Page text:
HOWEVER, there is never been an install from InstallShield that I could not hack or crack one way or another ... it is simply extremely annoying that they built their tool this way forcing people to either jump through all the hoops, or buy their tool to build the unattended installation. Shady!

    Its hardly rocket science to get a InstallShield MSI installed.. and why would you need their tools to build something thats already been compiled and how many times do developers leave the project file in? The important point is it is developrs making stupid installation packages, not people repackaging..

    Most of your observations are historic and about as relevant as these awards...

    2007 Awards
    http://redmondmag.com/features/article.asp?editorialsid=706


    2006 Awards..

    2005


    BTW I think wise is a good product but a balance needs to be found in these comparisons..
    Answered 10/18/2007 by: Tone
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    I couldnt resist this one.

    I agree with Jim and Wildhair on this one. Installshield is introducing another level of complexity to something which could likely be done without Installscript maybe not as quickly. But in the end who pays for this.

    From the developer perspective its fast and easy from the admin perspective its not. One would assume it depends on which side of this fence you are sitting on and who is paying the bill in the long run.

    Cannear as for your comments on cutting down your packaging / QA / testing time from 5 days to 1 day I would disagree with this comment completely.

    If either product was capable of doing this Wise would be the closest as it support the virtual packaging theme. However in saying that I don't think either of them are capable of reducing such timelines.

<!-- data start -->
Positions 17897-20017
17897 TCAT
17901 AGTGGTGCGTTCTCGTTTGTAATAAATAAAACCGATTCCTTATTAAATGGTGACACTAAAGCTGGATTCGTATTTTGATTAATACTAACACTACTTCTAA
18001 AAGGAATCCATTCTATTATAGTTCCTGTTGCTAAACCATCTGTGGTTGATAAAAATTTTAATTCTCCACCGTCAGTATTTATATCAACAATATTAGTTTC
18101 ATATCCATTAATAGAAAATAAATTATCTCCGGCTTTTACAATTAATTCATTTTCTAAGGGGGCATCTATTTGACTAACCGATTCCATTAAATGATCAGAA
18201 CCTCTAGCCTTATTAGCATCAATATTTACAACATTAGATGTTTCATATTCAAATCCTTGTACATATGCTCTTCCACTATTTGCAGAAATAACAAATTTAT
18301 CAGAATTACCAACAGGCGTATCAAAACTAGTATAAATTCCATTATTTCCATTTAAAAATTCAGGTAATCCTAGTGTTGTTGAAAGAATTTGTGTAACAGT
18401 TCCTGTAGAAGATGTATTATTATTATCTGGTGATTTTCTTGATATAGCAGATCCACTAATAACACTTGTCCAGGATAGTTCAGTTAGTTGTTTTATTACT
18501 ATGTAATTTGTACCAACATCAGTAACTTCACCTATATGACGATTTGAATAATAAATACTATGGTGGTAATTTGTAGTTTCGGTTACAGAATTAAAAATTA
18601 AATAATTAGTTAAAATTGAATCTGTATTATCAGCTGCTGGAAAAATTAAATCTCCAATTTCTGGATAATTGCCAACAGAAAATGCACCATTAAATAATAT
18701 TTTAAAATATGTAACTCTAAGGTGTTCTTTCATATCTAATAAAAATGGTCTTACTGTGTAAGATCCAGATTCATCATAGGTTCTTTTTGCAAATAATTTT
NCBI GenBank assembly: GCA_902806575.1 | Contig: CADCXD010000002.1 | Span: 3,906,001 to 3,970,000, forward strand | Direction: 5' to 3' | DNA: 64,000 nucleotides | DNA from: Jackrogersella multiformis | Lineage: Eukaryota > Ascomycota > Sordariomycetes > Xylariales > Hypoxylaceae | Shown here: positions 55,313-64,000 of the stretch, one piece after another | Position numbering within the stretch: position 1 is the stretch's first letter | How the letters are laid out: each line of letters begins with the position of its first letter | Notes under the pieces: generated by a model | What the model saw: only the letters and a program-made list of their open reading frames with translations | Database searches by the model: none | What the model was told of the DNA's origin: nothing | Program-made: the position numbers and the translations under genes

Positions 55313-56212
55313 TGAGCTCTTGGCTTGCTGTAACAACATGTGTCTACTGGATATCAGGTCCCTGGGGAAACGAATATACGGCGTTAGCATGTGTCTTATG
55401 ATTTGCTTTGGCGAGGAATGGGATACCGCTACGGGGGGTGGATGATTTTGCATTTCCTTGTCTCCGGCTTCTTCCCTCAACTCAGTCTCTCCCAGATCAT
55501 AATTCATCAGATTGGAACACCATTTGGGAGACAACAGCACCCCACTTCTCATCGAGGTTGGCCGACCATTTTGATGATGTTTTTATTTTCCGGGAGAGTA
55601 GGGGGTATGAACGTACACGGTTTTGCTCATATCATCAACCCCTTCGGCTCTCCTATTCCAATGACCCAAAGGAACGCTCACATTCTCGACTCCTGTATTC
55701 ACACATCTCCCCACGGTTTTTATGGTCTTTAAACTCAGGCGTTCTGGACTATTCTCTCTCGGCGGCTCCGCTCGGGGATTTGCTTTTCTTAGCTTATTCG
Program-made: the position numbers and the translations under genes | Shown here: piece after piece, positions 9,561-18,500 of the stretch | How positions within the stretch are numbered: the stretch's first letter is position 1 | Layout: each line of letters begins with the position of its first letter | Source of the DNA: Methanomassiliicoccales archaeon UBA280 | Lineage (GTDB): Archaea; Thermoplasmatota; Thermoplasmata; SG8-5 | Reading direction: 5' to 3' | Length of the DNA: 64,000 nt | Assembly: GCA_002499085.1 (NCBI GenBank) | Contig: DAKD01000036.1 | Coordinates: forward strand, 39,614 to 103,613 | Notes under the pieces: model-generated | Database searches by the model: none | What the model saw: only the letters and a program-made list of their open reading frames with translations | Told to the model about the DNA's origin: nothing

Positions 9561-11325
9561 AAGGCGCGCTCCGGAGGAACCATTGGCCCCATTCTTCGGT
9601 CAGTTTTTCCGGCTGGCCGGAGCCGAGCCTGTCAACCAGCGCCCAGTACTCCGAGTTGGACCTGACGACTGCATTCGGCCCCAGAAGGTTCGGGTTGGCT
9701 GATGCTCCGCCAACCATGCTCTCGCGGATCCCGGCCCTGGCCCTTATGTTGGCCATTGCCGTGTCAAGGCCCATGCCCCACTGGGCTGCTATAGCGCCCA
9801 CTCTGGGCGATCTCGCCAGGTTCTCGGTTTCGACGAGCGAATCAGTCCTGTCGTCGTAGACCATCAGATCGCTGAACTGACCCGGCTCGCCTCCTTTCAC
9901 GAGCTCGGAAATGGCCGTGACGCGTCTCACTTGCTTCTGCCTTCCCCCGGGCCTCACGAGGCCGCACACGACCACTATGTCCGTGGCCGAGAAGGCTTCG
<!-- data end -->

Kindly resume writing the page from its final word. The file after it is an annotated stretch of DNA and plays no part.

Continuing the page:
If you want to reduce your time to build, spend it on training and make sure the trainer knows what they are talking about.

    Having a solid understanding of Windows Installer fundamentals will be the quickest way to reduce packaging times, no tool can compete with understanding of the underlying technology.

    Finding someone that has a clear concise understanding of the installation sequences / self healing and such and more importantly can relay this information well and accurately will hands down be better than spending money on tool selection.

    If you understand the technology the tool is less important.
    Answered 10/21/2007 by: jmcfadyen
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    I've posted this many times, but for those that aren't educated on Installshield, I'll repeat it again.

    When using Installshield you can make four types of installers:

    1) pure MSI
    2) MSI with Installscript dialogs
    3) MSI with Installscript custom actions
    4) Installscript setups

    1) does not require the installscript engine
    2) only requires the installscript engine if running the dialogs (silently you're fine)
    3 and 4) requires the installscript engine

    The question that keeps coming up is "Why are 2,3, and 4 options.. is it because Installshield is evil or stupid?"